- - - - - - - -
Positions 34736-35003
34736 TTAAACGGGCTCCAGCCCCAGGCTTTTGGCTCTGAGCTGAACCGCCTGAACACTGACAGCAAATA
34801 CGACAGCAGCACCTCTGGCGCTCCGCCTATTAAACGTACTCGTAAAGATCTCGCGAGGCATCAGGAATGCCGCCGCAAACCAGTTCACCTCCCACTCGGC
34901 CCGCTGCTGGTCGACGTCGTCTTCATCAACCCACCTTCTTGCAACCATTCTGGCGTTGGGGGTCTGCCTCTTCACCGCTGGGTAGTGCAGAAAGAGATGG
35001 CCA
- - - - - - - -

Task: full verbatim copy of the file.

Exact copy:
Positions 34736-35003
34736 TTAAACGGGCTCCAGCCCCAGGCTTTTGGCTCTGAGCTGAACCGCCTGAACACTGACAGCAAATA
34801 CGACAGCAGCACCTCTGGCGCTCCGCCTATTAAACGTACTCGTAAAGATCTCGCGAGGCATCAGGAATGCCGCCGCAAACCAGTTCACCTCCCACTCGGC
34901 CCGCTGCTGGTCGACGTCGTCTTCATCAACCCACCTTCTTGCAACCATTCTGGCGTTGGGGGTCTGCCTCTTCACCGCTGGGTAGTGCAGAAAGAGATGG
35001 CCA